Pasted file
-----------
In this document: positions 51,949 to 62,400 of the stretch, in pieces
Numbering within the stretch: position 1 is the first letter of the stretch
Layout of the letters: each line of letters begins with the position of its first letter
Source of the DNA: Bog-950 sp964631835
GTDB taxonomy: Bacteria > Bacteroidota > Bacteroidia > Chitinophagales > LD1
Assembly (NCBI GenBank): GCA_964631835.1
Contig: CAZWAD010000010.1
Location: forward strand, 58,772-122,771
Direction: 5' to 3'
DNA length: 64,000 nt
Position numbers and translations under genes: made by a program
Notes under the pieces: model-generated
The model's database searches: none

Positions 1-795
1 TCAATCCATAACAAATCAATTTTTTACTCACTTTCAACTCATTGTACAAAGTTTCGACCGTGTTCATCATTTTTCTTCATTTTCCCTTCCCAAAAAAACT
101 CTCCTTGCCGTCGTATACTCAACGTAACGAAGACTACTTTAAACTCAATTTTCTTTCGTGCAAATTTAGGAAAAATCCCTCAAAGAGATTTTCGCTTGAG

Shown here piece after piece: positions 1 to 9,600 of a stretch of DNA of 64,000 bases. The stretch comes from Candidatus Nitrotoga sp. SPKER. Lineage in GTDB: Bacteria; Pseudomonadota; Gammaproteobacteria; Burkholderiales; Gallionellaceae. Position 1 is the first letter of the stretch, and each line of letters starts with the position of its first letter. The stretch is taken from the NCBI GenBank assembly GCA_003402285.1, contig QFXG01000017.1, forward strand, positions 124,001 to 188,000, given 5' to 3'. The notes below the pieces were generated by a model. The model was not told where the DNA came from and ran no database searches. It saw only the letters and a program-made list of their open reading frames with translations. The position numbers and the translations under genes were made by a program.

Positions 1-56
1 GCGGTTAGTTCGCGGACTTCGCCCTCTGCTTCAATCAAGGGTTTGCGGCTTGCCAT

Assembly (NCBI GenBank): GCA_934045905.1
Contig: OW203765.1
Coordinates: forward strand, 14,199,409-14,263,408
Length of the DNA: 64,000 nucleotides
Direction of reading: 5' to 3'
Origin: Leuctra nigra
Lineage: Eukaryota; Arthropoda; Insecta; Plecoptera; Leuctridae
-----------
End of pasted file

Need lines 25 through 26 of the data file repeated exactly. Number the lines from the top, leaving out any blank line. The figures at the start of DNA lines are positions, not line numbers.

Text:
Origin: Leuctra nigra
Lineage: Eukaryota; Arthropoda; Insecta; Plecoptera; Leuctridae